Additionally, the present system and method allow for the manufacture of very small printers. Not only are the ink supply cartridges (400) very small, thereby occupying very little space, but the size of the carriage drive motor and other servo mechanisms can be reduced because they are moving less mass when compared to traditional ink delivery systems. This reduction in mass and associated reduction in size also reduces the amount of overtravel required to accurately position the carriage assembly (330; FIG. 3). Reduced size in the carriage drive motor and other servo mechanisms, as well as in the amount of case material, reduces overall cost of the printing device.

Moreover, the incorporation of a single universal ink supply cartridge (400) for all applications reduces ink supply manufacturing costs. By incorporating a single, universal ink supply cartridge size (400) in both high ink use applications and low ink use applications, manufacture of the ink supply cartridges (400) may be streamlined.

EXEMPLARY IMPLEMEMTATION AND OPERATION

FIG. 5 is a flow chart illustrating a method for incorporating the present ink supply system (300; FIG. 3) into an inkjet printer according to one exemplary embodiment. As illustrated in FIG. 5, the present system and method begin by first positioning a new ink supply cartridge (400; FIG. 4) from the ink supply cartridge stack (310; FIG. 3) onto an autoloader (step 500). The positioning of a new ink supply cartridge (400; FIG. 4) from the ink supply cartridge stack (310) onto the autoloader (step 500) may be either gravity induced or mechanically induced by a spring or actuator.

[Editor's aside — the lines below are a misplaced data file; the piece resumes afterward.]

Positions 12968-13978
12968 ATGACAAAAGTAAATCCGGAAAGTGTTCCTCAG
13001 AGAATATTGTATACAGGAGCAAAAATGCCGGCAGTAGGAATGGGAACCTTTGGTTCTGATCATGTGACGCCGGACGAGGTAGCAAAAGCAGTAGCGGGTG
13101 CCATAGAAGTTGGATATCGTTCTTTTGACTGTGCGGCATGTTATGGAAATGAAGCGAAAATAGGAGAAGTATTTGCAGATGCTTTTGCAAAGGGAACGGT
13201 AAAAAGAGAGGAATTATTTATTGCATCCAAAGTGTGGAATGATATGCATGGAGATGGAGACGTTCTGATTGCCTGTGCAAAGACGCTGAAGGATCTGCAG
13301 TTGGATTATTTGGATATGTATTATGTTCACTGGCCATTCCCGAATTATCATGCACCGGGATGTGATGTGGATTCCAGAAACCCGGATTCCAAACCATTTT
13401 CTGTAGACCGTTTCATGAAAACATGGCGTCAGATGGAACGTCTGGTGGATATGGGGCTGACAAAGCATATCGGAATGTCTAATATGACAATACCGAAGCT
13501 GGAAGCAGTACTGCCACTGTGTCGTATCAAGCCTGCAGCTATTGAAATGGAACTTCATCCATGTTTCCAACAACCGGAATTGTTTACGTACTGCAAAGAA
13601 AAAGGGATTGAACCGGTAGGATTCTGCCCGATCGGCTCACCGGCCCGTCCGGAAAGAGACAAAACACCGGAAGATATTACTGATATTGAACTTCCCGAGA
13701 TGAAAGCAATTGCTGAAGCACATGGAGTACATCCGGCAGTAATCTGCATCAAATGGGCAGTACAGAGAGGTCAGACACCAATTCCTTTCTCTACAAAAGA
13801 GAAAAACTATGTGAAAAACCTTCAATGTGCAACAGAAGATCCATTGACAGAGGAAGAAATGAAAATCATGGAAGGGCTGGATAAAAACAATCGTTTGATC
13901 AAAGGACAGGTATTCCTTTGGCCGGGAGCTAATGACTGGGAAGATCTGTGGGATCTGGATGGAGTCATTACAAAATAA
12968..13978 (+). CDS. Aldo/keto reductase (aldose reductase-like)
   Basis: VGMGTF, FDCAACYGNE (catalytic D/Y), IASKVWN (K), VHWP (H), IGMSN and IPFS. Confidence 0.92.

Regardless of the method used to position the new ink supply cartridge onto the autoloader (step 500), once the new ink supply cartridge (400; FIG. 4) is on the autoloader (320; FIG. 3) the computing device controlling the inkjet printer determines whether additional ink is desired in the carriage assembly (step 510). The determination of whether additional ink is desired in the carriage assembly (330; FIG. 3) can be made by the computing device (130; FIG. 1) based on, but in no way limited to, an amount of ink that has been printed as indicated by a volume of pixels rendered or by a number of sensors present on the carriage assembly (330; FIG. 3). If the computing device determines that no additional ink is desired in the carriage assembly (NO, step 510), the computing device continues to monitor for a condition warranting additional ink.